Our Veterans

Our Veterans

A sacred place
Editorial

A sacred place

It has been 20 years since an unknown soldier who died in the fighting at Vimy Ridge in France during the First World War was reinterred in the Tomb of the Unknown Soldier in Ottawa. There are previous examples of other countries paying such tribute: Great Britain has the Tomb of the Unknown Soldier in Westminster Abbey in London; France has one beneath the Arc de Triomphe in Paris; the United States has theirs in Arlington National Cemetery in Virginia. Canada’s began as a millennium project proposed by The Royal Canadian Legion. Once the federal government agreed to the plan first suggested in 1996, a massive effort got underway that included the departments of Veterans Affairs, Public Works and Government Services, Canadian Heritage, National Defence, the RCMP, the Canadian War Muse...
Decisions at DEC
News

Decisions at DEC

At its meeting via videoconference on June 6-7, Dominion Executive Council approved several significant motions and considered how COVID-19 will affect The Royal Canadian Legion in the coming months. The impact of the pandemic was a common theme through the meeting: the risk of branches failing and measures to support them; the impact on membership dues and supply sales; and uncertainty over when or whether planned events in the Legion and the wider veteran community would take place. In April, DEC announced it would release up to $3 million from the national reserves to help struggling branches in the wake of the coronavirus. Approximately $1.35 million in Branch Emergency Funds—non-repayable grants—had been dispersed to date. A second tranche and how it would be administered was the fo...
Choose our cover for the next issue of <em>Canada’s Ultimate Story!</em>
News

Choose our cover for the next issue of Canada’s Ultimate Story!

The next issue of Canada’s Ultimate Story is Canada and the Victoria Cross. Help choose the cover by casting your vote. No one ever set out to earn a Victoria Cross, which is awarded for “valour in the face of the enemy.” They were mostly spontaneous acts in the heat of battle. Of 98 Canadian recipients, 36 received their award posthumously. For dozens of action-packed accounts of valour and sacrifice on the battlefield, pick up a copy of Canada and the Victoria Cross, to be released on newsstands in November 2020. CLICK ON THE ABOVE PHOTO TO ENLARGE   Loading…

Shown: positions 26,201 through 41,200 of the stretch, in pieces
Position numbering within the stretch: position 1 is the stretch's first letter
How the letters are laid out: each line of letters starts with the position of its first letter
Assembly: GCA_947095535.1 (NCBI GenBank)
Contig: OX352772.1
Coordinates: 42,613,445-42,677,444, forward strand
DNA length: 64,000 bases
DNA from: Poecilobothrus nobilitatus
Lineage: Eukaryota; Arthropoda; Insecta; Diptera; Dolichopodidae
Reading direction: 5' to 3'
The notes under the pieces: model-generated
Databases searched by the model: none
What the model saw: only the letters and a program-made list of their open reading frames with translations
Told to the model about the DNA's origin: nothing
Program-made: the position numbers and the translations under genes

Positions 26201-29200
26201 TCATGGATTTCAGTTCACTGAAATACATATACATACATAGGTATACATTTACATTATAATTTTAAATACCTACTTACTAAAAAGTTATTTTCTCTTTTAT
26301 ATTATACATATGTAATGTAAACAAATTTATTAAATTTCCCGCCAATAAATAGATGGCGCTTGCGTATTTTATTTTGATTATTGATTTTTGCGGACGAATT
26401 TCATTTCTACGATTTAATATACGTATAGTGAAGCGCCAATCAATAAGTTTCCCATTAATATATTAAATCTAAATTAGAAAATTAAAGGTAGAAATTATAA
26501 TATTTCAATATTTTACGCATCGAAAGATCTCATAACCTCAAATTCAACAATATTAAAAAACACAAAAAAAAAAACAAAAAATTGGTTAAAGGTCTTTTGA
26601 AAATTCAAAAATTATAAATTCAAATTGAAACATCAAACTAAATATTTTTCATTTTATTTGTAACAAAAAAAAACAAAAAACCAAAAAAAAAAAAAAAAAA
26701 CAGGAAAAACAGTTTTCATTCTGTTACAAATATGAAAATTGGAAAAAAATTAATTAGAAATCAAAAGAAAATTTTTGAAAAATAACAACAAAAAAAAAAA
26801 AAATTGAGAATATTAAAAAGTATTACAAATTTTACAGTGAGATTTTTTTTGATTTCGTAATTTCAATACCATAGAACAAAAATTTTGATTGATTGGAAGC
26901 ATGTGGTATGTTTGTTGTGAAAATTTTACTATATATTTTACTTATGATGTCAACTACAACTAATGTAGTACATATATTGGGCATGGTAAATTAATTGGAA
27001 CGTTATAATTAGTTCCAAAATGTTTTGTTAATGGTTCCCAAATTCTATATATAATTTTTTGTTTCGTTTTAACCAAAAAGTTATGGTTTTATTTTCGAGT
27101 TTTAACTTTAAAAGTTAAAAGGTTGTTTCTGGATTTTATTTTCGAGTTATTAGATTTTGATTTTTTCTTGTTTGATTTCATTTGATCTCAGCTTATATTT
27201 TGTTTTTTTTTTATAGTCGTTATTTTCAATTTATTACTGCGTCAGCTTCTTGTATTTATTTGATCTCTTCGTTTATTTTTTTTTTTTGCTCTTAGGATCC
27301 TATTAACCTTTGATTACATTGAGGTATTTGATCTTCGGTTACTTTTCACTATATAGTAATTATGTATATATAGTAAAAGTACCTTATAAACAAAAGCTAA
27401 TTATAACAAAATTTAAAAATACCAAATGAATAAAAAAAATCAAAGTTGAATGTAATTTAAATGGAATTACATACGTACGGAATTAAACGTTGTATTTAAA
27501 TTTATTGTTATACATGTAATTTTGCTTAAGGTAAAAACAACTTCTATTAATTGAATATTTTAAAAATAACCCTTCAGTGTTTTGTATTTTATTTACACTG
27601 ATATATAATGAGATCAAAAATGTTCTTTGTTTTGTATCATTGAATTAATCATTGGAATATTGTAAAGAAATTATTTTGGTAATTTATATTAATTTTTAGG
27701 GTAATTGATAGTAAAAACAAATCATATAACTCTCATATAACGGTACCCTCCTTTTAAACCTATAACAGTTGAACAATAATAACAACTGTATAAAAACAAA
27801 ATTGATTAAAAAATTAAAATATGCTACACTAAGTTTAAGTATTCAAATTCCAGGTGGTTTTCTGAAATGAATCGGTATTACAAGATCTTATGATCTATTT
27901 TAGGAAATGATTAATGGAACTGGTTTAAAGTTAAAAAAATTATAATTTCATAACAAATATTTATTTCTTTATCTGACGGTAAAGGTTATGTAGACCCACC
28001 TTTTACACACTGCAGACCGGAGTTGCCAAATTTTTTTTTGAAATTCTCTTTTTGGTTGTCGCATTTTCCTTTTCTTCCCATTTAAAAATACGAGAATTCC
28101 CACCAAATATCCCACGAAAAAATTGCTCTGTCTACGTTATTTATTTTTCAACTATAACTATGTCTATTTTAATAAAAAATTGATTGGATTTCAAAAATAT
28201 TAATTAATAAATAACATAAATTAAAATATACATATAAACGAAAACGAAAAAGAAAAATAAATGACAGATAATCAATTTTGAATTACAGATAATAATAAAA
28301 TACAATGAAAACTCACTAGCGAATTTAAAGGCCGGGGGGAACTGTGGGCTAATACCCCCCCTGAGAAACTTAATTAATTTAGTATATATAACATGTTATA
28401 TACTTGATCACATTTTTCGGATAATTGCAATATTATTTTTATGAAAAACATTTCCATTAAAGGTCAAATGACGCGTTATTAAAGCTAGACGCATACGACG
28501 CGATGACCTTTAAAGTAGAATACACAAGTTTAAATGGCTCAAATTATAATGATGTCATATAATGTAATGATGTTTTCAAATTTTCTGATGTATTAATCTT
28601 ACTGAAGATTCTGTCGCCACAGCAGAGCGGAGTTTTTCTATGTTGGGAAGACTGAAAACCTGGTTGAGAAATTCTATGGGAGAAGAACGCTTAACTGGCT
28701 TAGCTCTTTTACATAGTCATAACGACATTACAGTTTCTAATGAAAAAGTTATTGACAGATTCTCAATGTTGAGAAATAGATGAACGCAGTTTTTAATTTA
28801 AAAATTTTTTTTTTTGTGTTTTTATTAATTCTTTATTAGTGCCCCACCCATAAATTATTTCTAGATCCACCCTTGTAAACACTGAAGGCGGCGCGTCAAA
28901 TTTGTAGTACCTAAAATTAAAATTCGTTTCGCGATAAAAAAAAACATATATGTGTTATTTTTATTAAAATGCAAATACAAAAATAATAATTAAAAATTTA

Métis veterans’ legacy program announced
News

Métis veterans’ legacy program announced

The Métis National Council (MNC) formally announced its Veterans Legacy Program on June 29 in Ottawa. The program is part of the $30-million agreement signed by Canada and the Métis Nation on June 13, 2019, to honour Métis veterans of the Second World War and provide compensation payments. The agreement came with a formal apology from Prime Minister Justin Trudeau for the wrongs experienced by Métis veterans when they returned from the war. “Our nation has waited 75 years for this. Canada’s apology to our veterans has resonated throughout the Métis homeland with reverence,” said MNC Veterans Minister David Chartrand. “Those we have lost during our struggle for recognition can finally rest in peace, knowing they have been recognized and honoured for their contributions and sacrifice. Ou...
Victory in the Pacific
Military History, Pictorial, Remembrance

Victory in the Pacific

The defeat of Japan brought horror and joy after years of conflict The war was over. The writing had been on the wall ever since American navy pilots gutted the Japanese fleet at Midway on June 4-7, 1942, six months after the attack on Pearl Harbor, sinking four enemy aircraft carriers and turning the tide of conquest in the Pacific. After a bloody island-hopping campaign that began at Guadalcanal in the Solomon Islands in 1942 and worked its way northward, the end came swiftly in a cloud of radioactive dust. The atomic bombs dropped on the Japanese cities of Hiroshima and Nagasaki in August 1945 marked the dawn of the nuclear age, a harbinger of the fears—and perhaps a lifesaving lesson—that underscored the Cold War in the decades after. The justification for the nuclear attac...
Military Moments | Canadians in the Battle of Britain
Multi-media Features, News

Military Moments | Canadians in the Battle of Britain

 This year marks the 80th anniversary of the Battle of Britain, which took place from July to October 1940. Our new Military Moment and the next issue of Canada’s Ultimate Story explore the Canadians who took part in the furious air defence of Britain against the German Luftwaffe. As Winston Churchill later proclaimed "Never, in the field of human conflict, was so much owed by so many to so few." Narrated by Canvet Publications’ Stephen J. Thorne, this Military Moment takes us back to July 10, 1940, when the Luftwaffe struck hard at Great Britain, attempting to soften the country for a land invasion. The Battle of Britain started with Luftwaffe raids on shipping in the English Channel, then on airfields and radar bases. In early September, the attacks shifted again, to London, Coven...
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